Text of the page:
Pop music missing GAY MEGASTAR
Freedia, Le1f and Zebra Katz have gotten notice with flamboyant esthetics (many incorporate drag or subversive performance art into their act) and unapologetically gay rhymes.
Freedia, who has been around since the 1990s and helped put sweaty, twerk-centric New Orleans bounce music on the map, has a reality show on Fuse tracing his growing fame.
Blanco is winning over critics with his venomous rhymes channeled through a drag character who switches from streettough male to ultra-feminine. And since breaking out with party anthem Wut in 2012, New York rapper-producer Le1f scored a deal with Terrible Records and made his TV debut on the most mainstream of platforms — The Late Show With David Letterman.
Their success, and rising female voices such as Banks and Angel Haze openly discussing their sexuality, continues to challenge hip hop’s unacceptable yet shamefully tolerated misogynist and homophobic ways. Other genres are shifting, too.
Last year, Steve Grand went from an unknown singer-songwriter and underwear model to viral celebrity in just a week after his video, All-American Boy, a tale of sweet, unrequited love for another man, amassed more than 1.2 million views on YouTube in 10 days. The country tune quickly gained traction for its groundbreaking potential in a genre that has been particularly shy about gay acts. Internet virility (and his striking looks) worked in his favour, and the US$81,000 budget he set on Kickstarter to fund his debut album was matched four times over.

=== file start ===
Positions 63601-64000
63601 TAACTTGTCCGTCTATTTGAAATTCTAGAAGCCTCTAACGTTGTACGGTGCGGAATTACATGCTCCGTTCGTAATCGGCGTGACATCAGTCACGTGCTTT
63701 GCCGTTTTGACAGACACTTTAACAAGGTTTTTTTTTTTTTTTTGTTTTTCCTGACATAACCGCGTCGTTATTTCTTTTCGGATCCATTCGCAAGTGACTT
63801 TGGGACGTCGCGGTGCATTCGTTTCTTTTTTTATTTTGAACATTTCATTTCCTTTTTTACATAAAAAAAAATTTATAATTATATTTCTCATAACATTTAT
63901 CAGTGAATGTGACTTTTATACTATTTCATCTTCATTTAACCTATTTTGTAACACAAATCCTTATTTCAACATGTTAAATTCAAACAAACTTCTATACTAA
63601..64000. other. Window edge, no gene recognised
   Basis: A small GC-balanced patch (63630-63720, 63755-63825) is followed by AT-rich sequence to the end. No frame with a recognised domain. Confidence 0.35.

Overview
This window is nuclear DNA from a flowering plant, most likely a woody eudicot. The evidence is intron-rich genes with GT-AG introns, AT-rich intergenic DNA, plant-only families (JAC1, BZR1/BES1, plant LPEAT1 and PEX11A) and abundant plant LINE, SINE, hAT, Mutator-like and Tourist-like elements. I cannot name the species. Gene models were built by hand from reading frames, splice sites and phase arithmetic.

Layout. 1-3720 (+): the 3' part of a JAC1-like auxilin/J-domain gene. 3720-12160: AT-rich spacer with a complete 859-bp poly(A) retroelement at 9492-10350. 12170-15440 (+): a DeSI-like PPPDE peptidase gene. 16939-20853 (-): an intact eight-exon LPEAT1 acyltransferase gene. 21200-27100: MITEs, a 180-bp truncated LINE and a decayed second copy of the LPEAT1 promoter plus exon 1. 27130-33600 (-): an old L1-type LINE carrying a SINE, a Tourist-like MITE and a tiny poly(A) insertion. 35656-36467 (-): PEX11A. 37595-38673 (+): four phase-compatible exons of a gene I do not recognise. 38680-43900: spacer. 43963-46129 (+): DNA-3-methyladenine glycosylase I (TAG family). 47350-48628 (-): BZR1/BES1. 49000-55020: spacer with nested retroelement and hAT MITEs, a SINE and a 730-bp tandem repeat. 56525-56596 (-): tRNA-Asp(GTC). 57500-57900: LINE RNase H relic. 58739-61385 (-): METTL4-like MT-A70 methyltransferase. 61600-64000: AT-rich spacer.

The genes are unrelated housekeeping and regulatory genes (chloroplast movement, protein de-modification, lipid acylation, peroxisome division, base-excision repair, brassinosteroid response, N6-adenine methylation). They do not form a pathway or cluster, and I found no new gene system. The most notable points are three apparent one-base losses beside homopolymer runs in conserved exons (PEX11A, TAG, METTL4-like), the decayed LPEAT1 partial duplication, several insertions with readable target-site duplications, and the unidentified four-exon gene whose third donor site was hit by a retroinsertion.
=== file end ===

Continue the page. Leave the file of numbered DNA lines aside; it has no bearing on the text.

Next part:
American Idol, which has been around for a dozen years, only recently had its first openly gay contestant when M.K. Nobilette competed last season.
Nobilette wasn’t the first gay competitor on the singing competition, but in previous years the show didn’t have contestants discussing their sexual orientation on camera despite delving, profoundly, into their personal lives.
The show’s most famous gay contestants, Adam Lambert (who never hid his sexuality) and Clay Aiken, “came out” after appearing on the show, although the media speculated on their orientation and the voters’ readiness for an openly gay winner during their seasons. Now Smith seems poised to make another kind of splash. Since exploding on U.K. radio with hit collaborations Latch and La La La, all eyes have been on the baby-faced singer, 22, with stunning vocals and a knack for gorgeous, emotional balladry. His single Stay With Me has cracked the Top 10 on Billboard’s Hot 100, and his highly anticipated debut, In the Lonely Hour, entered the Billboard Top 200 Albums chart this week at No. 2.
In the Lonely Hour bursts with painstaking honesty and rawness that pack more emotional wallop than anything currently on radio. The album is dedicated to Smith’s unrequited love for another man.
“Set my midnight sorrow free, I will give you all of me / Just leave your lover, leave him for me,” he yearns on Leave Your Lover.
Predictably, the song’s lyrics and music video have ignited rampant media speculation. Like Ocean, he kept his response low-key, saying recently the album is “about a guy, and that’s what I wanted people to know — I want to be clear that that’s what it’s about.”
Maybe one day these moments won’t feel so groundbreaking.
— Los Angeles Times